A new technique could allow scientists to edit and repair the human genome, and perhaps one day treat diseases or conditions linked to our genes.
Researchers have figured out how to use the gene-editing tool known as CRISPR-Cas9, on the messenger RNA that carries genetic instructions from the cell's nucleus to make new proteins.
The experiment, by scientists at the University of California, San Diego, could lead to new treatments for diseases caused by malfunctions in the messenger RNA, such as fragile X syndrome, some types of cancer, autism and neurodegenerative diseases.
"Now we have the ability to modify RNA in live cells," said Gene Yeo, associate professor of molecular medicine at UCSD and a senior author on the study published today in the journal Cell.
Yeo's team figured out a new way of targeting and tracking RNA as it moves through human cells.
"It opens up a new area of thinking about manipulating genes and disease," he said. "In many diseases you cannot edit the genome, you can break the genome into pieces. But here we are doing transcription engineering or editing. That's quite exciting."
Efforts to edit and measure DNA got a big boost a few years ago when researchers discovered they could take CRISPR-Cas9, a naturally occurring defense mechanism bacteria use to fend off invading bacteria, and apply it to edit genes.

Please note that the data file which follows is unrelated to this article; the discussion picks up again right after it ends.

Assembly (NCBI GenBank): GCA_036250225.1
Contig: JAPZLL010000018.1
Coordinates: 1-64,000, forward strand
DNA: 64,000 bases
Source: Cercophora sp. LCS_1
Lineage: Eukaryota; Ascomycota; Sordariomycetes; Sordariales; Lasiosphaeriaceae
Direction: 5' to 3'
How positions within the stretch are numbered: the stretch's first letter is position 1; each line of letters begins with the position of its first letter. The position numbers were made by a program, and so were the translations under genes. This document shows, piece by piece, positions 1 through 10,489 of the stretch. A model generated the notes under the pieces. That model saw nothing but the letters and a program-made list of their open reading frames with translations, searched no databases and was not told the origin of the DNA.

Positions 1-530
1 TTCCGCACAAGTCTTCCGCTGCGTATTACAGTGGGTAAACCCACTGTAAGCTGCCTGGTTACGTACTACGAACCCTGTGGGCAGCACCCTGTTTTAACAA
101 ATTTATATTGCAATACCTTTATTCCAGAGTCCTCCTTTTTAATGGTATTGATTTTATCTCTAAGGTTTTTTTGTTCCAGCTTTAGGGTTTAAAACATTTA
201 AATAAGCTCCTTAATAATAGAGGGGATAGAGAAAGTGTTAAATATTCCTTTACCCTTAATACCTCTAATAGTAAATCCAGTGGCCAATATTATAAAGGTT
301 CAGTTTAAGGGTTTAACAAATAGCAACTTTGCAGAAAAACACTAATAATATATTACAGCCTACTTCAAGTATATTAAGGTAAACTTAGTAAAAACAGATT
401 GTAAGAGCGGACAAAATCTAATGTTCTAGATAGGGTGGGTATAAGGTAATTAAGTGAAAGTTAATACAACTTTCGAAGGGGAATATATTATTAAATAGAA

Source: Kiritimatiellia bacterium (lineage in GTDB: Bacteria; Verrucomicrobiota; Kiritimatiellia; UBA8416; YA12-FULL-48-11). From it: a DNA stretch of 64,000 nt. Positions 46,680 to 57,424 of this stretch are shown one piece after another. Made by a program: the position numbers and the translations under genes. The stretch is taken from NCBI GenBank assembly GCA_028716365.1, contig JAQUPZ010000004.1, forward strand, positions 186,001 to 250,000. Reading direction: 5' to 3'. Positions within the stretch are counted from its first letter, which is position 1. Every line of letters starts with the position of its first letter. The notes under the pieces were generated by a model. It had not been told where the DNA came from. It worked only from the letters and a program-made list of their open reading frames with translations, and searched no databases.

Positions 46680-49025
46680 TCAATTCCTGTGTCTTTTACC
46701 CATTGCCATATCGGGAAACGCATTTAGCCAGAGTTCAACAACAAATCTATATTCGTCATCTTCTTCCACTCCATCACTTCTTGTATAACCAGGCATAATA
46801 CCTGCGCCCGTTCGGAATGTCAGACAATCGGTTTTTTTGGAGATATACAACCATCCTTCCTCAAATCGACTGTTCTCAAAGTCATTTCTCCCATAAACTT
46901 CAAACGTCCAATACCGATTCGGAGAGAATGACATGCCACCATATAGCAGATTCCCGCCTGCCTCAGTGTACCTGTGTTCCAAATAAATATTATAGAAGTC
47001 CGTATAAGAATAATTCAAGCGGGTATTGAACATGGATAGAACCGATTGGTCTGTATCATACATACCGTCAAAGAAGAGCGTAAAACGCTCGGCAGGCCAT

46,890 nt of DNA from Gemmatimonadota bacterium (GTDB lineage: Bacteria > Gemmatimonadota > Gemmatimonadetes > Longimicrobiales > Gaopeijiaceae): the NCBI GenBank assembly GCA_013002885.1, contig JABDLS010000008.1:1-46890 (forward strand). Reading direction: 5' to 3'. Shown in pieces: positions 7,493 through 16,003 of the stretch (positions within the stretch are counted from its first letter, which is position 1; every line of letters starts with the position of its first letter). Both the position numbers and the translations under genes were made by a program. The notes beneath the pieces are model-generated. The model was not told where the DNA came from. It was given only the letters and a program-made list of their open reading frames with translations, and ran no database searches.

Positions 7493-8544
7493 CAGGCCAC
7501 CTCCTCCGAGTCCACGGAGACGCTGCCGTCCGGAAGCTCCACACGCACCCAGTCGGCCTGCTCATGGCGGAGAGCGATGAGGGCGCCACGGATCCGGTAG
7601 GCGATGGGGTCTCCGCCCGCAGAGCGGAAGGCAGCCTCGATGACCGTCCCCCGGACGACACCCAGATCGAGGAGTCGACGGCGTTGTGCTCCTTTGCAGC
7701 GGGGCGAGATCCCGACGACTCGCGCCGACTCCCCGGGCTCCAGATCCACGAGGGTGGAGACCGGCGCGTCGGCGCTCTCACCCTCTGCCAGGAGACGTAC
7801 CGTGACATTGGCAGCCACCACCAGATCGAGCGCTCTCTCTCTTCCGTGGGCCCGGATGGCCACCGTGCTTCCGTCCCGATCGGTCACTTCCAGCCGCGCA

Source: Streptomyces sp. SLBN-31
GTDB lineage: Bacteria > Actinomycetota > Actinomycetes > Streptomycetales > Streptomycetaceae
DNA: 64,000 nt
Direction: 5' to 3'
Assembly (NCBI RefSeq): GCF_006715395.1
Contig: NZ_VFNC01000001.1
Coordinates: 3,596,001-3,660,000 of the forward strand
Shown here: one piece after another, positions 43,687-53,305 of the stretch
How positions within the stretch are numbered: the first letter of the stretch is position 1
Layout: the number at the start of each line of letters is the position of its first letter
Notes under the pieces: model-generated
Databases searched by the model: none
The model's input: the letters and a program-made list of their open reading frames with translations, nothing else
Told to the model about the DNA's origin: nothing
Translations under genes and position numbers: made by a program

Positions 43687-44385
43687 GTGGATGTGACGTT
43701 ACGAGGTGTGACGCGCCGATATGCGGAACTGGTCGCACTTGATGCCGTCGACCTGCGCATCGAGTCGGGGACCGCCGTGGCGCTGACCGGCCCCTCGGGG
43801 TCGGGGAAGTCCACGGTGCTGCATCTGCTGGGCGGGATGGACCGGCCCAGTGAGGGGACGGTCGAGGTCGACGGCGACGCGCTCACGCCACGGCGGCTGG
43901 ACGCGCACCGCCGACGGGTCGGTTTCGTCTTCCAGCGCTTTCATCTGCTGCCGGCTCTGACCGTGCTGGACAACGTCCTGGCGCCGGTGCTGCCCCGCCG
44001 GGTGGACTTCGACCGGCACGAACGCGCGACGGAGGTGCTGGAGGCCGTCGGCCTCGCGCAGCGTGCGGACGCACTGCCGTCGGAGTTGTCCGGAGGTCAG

CRISPR-Cas9 is like a super-precise pair of genetic scissors.
Normally, CRISPR-Cas9 works like this: Researchers design a "guide" RNA to match the sequence of a specific target gene. The RNA directs the Cas9 enzyme to the desired spot in the genome, where it cuts the DNA. The cell repairs the DNA break imprecisely, thus inactivating the gene, or researchers replace the section adjacent to the cut with a corrected version of the gene.
Because genes have a huge influence on the way we look, our health and perhaps our personality, the prospect of getting rid of certain genes has also opened the door to fears of parents wanting to create "designer babies" using CRISPR-Cas9.
Last year, Chinese researchers stirred up an ethical hornet's nest when they altered human embryos to get rid of a lethal blood disorder. The embryos were not viable, by the experiment prompted many scientists to call for a moratorium on such experiments until ethical guidelines could be put into place.
The U.S. government forbids federal funding for gene-editing on human embryos. In the meantime, the National Academy of Sciences is working on a set of ethical rules that will guide research in this rapidly growing field.
One benefit of doing gene-editing on RNA instead of DNA is that it might bypass some of the ethical concerns about altering our genetic code, according to Eric Lecuyer, director of the RNA biology laboratory at the Montreal Institute of Clinical Research (IRCM).
"With all the controversy over the ethics of genome editing, the RNA molecules are not thought to contribute to the genomic pedigree of an individual," Lecuyer said. "It's less controversial to target RNA molecules and until the (CRISPR-Cas9) technology gets mature, this is probably going to be a more attractive way to do therapeutic approaches to these disorders."